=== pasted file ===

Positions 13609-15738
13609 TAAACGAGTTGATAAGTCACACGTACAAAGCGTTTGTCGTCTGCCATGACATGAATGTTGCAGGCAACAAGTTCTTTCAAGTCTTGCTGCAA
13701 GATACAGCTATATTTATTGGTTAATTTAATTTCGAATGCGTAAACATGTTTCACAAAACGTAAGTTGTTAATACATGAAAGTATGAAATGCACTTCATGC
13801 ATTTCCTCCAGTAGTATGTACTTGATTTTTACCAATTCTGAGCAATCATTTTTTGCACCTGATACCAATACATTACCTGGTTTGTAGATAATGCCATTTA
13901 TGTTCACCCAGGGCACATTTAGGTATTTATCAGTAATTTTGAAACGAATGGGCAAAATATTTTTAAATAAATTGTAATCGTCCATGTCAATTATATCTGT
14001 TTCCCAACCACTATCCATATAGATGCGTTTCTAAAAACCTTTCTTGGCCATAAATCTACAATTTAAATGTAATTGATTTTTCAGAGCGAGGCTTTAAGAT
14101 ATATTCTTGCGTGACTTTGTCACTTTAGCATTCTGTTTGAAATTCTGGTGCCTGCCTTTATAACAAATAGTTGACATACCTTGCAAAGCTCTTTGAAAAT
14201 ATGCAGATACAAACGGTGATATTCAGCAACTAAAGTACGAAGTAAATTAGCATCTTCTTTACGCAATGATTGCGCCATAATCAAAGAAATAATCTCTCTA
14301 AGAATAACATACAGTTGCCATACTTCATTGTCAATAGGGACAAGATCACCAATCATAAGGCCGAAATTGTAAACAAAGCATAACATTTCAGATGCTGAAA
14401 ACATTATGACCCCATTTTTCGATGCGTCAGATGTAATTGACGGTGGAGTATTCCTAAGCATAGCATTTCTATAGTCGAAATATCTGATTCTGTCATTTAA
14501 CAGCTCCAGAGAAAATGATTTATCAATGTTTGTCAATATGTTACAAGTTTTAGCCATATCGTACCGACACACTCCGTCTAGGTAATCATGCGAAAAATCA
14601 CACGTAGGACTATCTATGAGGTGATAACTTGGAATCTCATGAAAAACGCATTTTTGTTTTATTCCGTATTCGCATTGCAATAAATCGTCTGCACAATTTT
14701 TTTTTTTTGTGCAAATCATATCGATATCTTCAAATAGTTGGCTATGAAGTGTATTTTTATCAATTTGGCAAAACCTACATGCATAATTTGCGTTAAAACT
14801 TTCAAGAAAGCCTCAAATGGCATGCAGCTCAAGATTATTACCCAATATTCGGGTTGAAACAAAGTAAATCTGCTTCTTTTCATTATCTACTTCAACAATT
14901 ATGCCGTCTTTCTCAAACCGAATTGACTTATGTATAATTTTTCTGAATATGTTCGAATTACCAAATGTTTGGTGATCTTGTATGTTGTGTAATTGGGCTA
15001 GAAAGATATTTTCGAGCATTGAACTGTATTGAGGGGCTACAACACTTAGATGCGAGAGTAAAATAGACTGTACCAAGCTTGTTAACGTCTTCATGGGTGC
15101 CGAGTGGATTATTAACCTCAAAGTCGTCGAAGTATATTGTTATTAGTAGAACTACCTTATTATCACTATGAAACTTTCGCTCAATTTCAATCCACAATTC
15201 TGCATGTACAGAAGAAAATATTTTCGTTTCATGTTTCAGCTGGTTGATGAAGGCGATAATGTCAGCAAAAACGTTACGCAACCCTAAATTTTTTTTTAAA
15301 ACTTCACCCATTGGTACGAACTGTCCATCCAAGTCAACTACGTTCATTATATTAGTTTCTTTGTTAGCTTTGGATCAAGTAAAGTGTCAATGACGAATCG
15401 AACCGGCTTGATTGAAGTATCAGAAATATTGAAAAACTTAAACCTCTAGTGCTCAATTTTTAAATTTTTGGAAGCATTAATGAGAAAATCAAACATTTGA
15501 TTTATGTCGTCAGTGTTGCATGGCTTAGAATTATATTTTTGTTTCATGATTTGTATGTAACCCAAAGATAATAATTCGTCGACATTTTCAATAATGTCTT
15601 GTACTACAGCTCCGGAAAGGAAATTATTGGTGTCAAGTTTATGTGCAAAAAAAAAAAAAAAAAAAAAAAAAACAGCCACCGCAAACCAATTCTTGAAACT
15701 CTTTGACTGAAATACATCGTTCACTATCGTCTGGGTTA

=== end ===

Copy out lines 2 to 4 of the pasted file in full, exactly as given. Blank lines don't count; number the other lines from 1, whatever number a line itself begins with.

13609 TAAACGAGTTGATAAGTCACACGTACAAAGCGTTTGTCGTCTGCCATGACATGAATGTTGCAGGCAACAAGTTCTTTCAAGTCTTGCTGCAA
13701 GATACAGCTATATTTATTGGTTAATTTAATTTCGAATGCGTAAACATGTTTCACAAAACGTAAGTTGTTAATACATGAAAGTATGAAATGCACTTCATGC
13801 ATTTCCTCCAGTAGTATGTACTTGATTTTTACCAATTCTGAGCAATCATTTTTTGCACCTGATACCAATACATTACCTGGTTTGTAGATAATGCCATTTA